Saturday, October 24, 2015

PU's "Hidden Valley" Nature Trail


Make yourself like rainwater, follow Princeton University's slopes down to the graceful Streicker Bridge that straddles Washington Road, and there you will find a trail through what I call the Hidden Valley. The trail begins under the bridge, branching off from a paved bikepath that goes around the back of the Chemistry Building.



The valley's steep slopes and canopy of 200 year old trees give a sense of seclusion, despite being a stone's throw from Washington Road.  Okay, "stone's throw" is an old expression, and probably should come with a cautionary warning in this safety-conscious era. By accidentally using it, I didn't mean to encourage or condone the actual throwing of stones, particularly with the off chance of hitting two birds, or a car driving by.


It's a very stony valley, though, and when I was a boy, the impulse would definitely have been to toss a stone at the water in the stream, to get that satisfying kerplunk. The stream was restored to kerplunkable condition by the university. Bulldozers and backhoes lumbered up into the woods to carefully place boulders in the shape of "cross veins" which manipulate the scouring effect of the water to form a series of pools and riffles, which in turn make good aquatic habitat.

There's evidence that nature's been throwing stones--big ones. The same powerful stormwater runoff from the campus that had degraded the original stream has also pushed some of the carefully placed rocks out of position. That got my land manager's mind going, which is to say I started noticing all the little interventions that could make a big difference for this small gem of open space. Call it a passion for maintenance, which either turns this post into a timely call for action (university grounds supervisor, please read!) or makes me something of a rude guest in this Hidden Valley, pointing out the flaws.

A workday with some university students could get those stones back into place before surging stormwater pushes even more out of position.




And the white oak on the left, 200 years old if it's like others in the valley whose rings have been counted, is having to compete with a smaller but quickly growing Norway maple that has invaded the valley.

Norway maples are notorious for their aggressive root systems and a capacity to grow up in the shade, eventually outcompeting and displacing the native trees above them. The same slow drama is happening along the fencelines of people's backyards. Looking up, one sees the dense green leaves of Norway maple, not the oak's.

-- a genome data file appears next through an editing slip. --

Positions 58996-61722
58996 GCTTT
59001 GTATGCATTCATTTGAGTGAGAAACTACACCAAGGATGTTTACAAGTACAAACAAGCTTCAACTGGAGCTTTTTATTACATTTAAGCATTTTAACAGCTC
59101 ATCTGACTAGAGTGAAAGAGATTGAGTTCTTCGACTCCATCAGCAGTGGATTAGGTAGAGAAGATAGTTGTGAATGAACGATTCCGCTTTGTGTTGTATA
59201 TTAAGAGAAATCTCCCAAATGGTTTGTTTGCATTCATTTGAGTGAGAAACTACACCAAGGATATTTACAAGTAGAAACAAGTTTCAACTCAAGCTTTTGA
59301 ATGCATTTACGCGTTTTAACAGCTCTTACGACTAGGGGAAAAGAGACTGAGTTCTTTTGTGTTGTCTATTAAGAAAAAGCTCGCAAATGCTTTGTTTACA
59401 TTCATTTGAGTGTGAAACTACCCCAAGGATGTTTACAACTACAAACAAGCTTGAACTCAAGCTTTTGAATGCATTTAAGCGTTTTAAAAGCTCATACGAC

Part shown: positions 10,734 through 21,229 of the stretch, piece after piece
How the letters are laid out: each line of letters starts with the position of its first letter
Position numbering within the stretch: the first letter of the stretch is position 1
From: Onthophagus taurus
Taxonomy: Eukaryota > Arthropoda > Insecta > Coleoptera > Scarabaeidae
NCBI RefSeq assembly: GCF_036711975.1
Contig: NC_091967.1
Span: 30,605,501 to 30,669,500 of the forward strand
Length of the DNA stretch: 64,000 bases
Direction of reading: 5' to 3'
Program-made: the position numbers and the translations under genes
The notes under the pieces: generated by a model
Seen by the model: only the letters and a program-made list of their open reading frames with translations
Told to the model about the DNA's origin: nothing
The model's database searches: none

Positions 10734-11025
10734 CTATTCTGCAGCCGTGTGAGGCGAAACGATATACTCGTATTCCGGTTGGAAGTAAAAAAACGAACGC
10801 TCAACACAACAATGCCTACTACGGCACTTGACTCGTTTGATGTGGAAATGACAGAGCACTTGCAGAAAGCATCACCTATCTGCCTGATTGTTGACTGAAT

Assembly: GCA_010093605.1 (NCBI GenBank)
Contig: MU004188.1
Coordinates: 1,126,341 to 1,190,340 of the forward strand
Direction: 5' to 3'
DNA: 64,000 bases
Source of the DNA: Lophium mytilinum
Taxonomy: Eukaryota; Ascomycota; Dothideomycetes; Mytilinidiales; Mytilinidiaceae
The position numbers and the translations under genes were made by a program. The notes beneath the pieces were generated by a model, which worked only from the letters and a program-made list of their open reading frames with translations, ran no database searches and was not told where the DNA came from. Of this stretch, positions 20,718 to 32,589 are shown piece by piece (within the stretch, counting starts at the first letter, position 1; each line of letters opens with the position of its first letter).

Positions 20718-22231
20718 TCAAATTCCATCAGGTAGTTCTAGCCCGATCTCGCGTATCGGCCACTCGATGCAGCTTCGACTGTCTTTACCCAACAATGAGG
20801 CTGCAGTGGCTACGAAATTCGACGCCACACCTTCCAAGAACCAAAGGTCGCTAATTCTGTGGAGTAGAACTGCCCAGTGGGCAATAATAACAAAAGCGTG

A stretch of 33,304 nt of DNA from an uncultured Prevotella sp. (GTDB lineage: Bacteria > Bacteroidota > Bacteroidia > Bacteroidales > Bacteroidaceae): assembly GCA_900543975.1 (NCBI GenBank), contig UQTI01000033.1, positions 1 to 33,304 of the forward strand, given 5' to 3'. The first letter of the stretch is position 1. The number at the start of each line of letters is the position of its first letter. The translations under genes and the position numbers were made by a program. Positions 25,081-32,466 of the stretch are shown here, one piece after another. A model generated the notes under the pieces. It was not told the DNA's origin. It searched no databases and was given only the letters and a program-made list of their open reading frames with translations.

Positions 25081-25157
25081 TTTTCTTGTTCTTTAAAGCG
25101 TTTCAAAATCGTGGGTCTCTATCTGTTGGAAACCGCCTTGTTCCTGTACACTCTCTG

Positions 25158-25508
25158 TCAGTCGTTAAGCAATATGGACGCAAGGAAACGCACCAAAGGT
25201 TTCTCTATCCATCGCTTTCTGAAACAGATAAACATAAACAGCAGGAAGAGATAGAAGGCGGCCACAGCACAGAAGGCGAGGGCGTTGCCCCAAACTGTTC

Here, one of the old giants has succumbed, perhaps from the trauma of Hurricane Sandy, or the soil trauma of the stream restoration project, or from the root competition of Norway maples. Maybe all three. It would be relatively easy to cut down all the invasive maples, which otherwise will expand their impact on native shrubs and old growth trees. If we're going to be active, we might as well be pro-active.

And porcelain berry, "kudzu of the north", has gotten a hold, here seen climbing over one of the witchhazels the university planted as part of the restoration.

The extensive replantings of forbs, shrubs and trees, by the way, was very successful, despite the tough work of planting into shale, and it would be a shame if it all gets overrun by invasive vine. I'm sure the university tries to instill the values of early intervention and followup in its students. No better place to get a hands-on experience with that than in this Hidden Valley. Muscles remember far better than the mind does.

This little foot bridge over the stream has an unfinished quality to it, unless it's designed to help athletes hone their sense of balance while walking between sports fields and boathouse to the west and the Jadwin Gym complex to the east.

The main trail ends at Faculty Road, with the big field and Carnegie Lake just to the left in the photo. It's a fine little trail, sustained mostly by hikers and deer, with a mowed branch that heads over to Jadwin Gym, and another across the unfinished mini-bridge to Washington Road. The university's intention, according to those who designed the stream restoration, was to make this little valley welcoming to students and the general public. With its towering old trees, lovely stream and sense of seclusion amidst the university's bustle, the valley is rewarding to visit now, and could be even more so with some periodic informed intervention.

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